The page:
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Why Huge Deficits Could Be Here to Stay

Michael Rainey

Even as annual deficits climb back toward the $1 trillion mark, “the deficit fear-factor” continues to recede in Washington, says Bloomberg’s Steve Matthews, reporting on a debate organized this week by the National Association for Business Economics. One big reason for the lack of concern is that rising deficits haven’t produced obvious problems for the economy, despite years of warnings from deficit hawks that they would.

Conservatives and moderate Democrats have toed the line on fiscal discipline in large part because they have been convinced that interest rates would soar and damage the economy if the government produced large deficits, Matthews says. But contrary to expectations, interest rates have fallen even as deficits have moved sharply higher in recent years, with long-term Treasury yields now sitting near record lows.

One result is that more Democrats are rejecting the idea that the U.S can’t afford ambitious social welfare programs such as Medicare for All and are turning to Modern Monetary Theory, the economic school of thought that says that government spending is constrained by inflation, not revenue. Armed with some variation of that idea, some Democrats are focusing more on progressive policy ideas and less on how to pay for them, potentially laying the groundwork for larger deficits in the future.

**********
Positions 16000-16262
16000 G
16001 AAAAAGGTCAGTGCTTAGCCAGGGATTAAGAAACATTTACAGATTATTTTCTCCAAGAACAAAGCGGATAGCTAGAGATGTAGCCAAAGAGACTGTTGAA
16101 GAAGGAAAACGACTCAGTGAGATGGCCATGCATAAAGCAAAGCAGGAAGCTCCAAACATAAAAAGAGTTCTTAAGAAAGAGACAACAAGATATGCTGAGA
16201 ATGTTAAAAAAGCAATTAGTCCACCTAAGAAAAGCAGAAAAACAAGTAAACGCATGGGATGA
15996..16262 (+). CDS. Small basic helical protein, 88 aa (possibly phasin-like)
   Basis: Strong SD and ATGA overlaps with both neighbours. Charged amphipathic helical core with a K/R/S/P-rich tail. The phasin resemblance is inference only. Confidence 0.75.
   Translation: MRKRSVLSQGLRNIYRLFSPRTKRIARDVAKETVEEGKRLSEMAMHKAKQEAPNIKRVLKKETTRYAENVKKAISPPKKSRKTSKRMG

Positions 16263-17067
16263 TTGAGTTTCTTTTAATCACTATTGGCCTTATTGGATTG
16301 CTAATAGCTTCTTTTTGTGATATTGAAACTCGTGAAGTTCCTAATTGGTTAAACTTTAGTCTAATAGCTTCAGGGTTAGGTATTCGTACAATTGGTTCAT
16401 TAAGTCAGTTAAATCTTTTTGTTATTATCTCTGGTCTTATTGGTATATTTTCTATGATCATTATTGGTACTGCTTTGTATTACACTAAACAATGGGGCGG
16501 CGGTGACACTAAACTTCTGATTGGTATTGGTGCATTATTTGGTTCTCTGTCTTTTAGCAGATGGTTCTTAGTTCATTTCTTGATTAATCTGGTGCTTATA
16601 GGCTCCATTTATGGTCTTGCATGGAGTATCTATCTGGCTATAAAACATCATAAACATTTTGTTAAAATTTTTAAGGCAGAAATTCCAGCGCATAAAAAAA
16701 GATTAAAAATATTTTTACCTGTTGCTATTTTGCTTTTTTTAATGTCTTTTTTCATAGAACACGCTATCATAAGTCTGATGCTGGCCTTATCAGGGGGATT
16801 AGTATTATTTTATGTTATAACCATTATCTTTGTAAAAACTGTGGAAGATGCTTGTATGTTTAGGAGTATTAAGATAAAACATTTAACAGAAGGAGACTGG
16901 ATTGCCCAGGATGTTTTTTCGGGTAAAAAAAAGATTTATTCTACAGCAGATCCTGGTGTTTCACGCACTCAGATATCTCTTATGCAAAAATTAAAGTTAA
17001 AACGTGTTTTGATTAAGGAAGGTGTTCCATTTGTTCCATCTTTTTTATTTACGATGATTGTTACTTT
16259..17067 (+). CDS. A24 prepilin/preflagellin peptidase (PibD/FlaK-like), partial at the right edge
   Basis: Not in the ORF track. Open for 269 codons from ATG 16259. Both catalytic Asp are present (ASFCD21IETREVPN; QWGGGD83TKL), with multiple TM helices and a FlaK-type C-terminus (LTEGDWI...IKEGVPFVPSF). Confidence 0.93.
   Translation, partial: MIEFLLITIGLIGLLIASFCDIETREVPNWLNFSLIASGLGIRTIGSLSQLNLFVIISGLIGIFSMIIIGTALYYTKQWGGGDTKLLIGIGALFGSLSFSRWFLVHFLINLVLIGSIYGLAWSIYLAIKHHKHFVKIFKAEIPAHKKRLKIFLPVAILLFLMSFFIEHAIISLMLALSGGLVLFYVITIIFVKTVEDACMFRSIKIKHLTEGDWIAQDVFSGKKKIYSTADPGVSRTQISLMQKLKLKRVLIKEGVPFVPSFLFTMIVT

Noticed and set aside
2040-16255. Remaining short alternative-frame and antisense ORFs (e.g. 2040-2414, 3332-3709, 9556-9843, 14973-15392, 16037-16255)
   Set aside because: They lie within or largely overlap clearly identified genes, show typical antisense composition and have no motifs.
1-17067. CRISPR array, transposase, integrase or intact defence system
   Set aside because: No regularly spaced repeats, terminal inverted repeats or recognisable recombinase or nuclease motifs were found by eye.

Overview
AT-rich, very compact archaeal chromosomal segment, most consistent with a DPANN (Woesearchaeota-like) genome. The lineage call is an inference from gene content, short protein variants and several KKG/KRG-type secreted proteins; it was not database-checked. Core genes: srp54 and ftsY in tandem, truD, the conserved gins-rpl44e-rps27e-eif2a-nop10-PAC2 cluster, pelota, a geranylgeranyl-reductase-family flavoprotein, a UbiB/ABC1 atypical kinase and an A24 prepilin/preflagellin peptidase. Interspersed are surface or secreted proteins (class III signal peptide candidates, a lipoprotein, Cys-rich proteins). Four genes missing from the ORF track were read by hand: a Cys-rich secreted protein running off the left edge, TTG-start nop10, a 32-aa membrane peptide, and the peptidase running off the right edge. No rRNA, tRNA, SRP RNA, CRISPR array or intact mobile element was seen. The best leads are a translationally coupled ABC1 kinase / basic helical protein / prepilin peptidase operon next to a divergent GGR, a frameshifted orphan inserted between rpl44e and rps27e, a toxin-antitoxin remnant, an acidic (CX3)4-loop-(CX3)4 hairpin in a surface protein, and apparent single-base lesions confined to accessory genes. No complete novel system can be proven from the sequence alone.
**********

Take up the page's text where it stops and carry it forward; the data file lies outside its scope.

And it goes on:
“You can see it politically, it’s already happening,” Julia Cornado, a former Federal Reserve economist who runs her own research shop, told Matthews. “The progressive camp is frustrated, they have had it, and are saying ‘You guys are wrong, you have been wrong about everything and now it’s going to be our turn.’”

Most mainstream economists remain unconvinced, however. Cristina Romer, chair of the Council of Economic Advisers under President Obama, warned that there could still be a price to pay for rising deficits. “The idea that ‘let’s have a party now’ and not even be thinking about how much the fiscal situation is predicted to deteriorate because of demographics and health care and long-run trends, is just really deeply irresponsible,” she said.

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